Tracing a diamond’s origin is even more complicated for exports of polished gems.

Even as a car made up of parts manufactured around the world will be labelled as Japanese if it is assembled in a factory in Japan, a similar principle holds for diamonds. A stone that comes from anywhere in the world can be classed as “Indian” if it has been polished and cut in India.

This is an issue that current US sanctions on imports of rough Russian diamonds does not address. “Right now, the US has what I would call ‘softer’ sanctions on the importation of Russian diamonds,” says Paul Zimnisky, a diamond industry analyst based in New York.

“Russian-origin diamonds can still be imported as long as they were transformed or cut and polished outside of Russia.”

New technologies

New sanctions from the G7 aim to go further than existing US sanctions to “block all Russian-origin diamonds from Western consumer markets”, says Zimnisky.

To do this, the G7 has said it will implement a new traceability system, which could see Antwerp function as a central sorting hub where Russian stones are eliminated and others are allowed to enter G7 markets.

The technical aspects of the sorting system have not yet been revealed, although experts have their theories.

“I think sanction enforcement will be some combination of document-based auditing via customs but will also incorporate the new tracking technology on the market, which uses high-resolution imaging to ‘fingerprint’ a stone and then register it on a blockchain-like system,” says Zimnisky.

Golan says the SWIFT banking system could be used to track payments, along with non-invasive laser technology that marks each individual stone with a unique identification.

However, Golan foresees issues with either system. First, industry actors across the entire global trade, manufacture and retail pipeline will need to implement the same technologies simultaneously.

Second, he says, “even the best technologies don’t work for every diamond. And below a certain size, economically, tracing even doesn’t make any sense. There are some diamonds that trade for $4 or $5 [or] $6 per carat ­– nobody wants to trace them”.

Smaller diamonds are even more likely to fly under the radar, Golan adds, as a laser-marked diamond that is then divided into smaller stones will not retain the unique identity mark on every piece, making it impossible to use the system to validate the diamonds’ origin.

New markets?

Belgium, initially resistant to sanctions packages, has been brought round by the promise of expanding the measures to cover all G7 countries, rather than just the EU, and by the promise of a central role for Antwerp’s diamond industry.

During a September visit to New York where he met diamond industry leaders, Belgian Prime Minister Alexander De Croo said that new traceability measures should be introduced in time for sanctions on Russian diamonds to be imposed by January 2024.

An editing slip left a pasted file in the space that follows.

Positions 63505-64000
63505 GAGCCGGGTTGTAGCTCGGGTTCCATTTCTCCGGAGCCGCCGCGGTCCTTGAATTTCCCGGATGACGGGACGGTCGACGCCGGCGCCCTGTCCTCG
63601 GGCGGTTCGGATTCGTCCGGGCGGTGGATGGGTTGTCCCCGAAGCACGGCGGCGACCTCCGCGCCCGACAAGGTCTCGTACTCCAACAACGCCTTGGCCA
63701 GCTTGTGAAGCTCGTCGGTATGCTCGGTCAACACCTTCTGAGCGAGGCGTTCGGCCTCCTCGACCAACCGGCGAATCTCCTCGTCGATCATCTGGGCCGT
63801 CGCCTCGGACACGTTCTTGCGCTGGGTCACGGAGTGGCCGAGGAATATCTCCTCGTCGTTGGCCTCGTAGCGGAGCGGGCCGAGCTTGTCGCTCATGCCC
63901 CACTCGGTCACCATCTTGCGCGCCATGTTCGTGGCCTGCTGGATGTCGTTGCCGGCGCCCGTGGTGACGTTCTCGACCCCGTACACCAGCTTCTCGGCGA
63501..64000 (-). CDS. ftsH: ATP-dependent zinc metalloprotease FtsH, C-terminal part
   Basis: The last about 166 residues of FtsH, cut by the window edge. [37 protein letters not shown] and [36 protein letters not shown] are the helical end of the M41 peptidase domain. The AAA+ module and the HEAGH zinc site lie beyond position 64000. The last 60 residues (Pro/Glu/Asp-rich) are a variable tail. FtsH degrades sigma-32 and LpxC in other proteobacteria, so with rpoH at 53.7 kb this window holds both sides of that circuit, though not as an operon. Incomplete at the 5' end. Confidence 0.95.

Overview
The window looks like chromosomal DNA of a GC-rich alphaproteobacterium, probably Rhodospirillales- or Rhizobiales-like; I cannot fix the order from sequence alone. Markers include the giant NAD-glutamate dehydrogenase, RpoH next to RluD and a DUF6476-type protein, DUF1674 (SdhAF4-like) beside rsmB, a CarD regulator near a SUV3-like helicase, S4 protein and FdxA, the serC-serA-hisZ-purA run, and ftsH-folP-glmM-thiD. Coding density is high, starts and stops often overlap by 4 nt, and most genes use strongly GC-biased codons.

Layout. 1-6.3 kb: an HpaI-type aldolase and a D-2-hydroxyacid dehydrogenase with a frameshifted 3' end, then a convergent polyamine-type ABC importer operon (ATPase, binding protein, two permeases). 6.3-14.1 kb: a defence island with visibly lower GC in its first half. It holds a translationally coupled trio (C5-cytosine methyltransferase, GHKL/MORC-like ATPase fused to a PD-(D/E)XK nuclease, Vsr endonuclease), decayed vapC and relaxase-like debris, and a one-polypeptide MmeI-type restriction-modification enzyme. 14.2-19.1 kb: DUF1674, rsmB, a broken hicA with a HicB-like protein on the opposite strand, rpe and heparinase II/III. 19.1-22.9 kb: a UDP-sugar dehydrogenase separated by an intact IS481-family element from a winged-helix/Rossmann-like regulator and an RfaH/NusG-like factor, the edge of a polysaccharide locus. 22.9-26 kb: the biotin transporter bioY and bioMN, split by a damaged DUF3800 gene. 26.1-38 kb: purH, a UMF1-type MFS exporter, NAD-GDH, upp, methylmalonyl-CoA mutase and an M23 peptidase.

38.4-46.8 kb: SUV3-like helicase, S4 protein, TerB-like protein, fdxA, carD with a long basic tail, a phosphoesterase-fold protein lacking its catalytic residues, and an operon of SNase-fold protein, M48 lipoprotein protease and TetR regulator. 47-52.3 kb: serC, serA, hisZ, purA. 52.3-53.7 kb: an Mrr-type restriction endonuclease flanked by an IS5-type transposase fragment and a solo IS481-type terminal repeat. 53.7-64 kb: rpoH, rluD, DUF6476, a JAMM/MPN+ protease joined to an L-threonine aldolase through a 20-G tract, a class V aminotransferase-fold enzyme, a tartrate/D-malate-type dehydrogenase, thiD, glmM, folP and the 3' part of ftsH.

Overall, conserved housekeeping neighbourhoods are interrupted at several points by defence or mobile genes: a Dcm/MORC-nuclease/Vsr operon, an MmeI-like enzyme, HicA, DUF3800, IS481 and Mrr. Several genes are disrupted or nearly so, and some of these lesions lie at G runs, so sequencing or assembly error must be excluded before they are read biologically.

There are also promising signs of cooperation from India, whose leadership has striven to maintain diplomatic ties with both Russia and the West since the full-scale invasion of Ukraine.

Russian diamond producer Alrosa has suspended rough diamond supplies for September and October at New Delhi’s request, India’s Gem and Jewellery Export Promotion Council said on Wednesday.

The move was put down to an attempt to counter oversupply in the global market and stabilise diamond prices amid weak demand. But, Golan says, the pause in Russian diamonds entering India lines up neatly with potential sanctions from the West.

If sanctions are imposed, as expected, Zimnisky believes the international diamond trade will simply adapt. “We might see certain categories of non-Russian diamonds trade at a premium from time to time. I don’t expect a material price impact in the near term at least, as the trade has had ample time to prepare for this.”

Golan predicts an inevitable boost within G7 markets for diamonds from countries such as Botswana and Canada.

Outside the G7 market, sales of Russian diamonds may well expand into countries still maintaining diplomatic ties with Russia.

India’s internal retail market for diamonds grew steadily in 2022 and there are positive signs of demand recovering in China, according to an annual report from international diamond company De Beers.

“My guess is that we will find a lot more traders trying to sell in China,” Golan says. “China is still a depressed market, but just last month we saw a little increase in [diamond] jewellery sales since Covid.”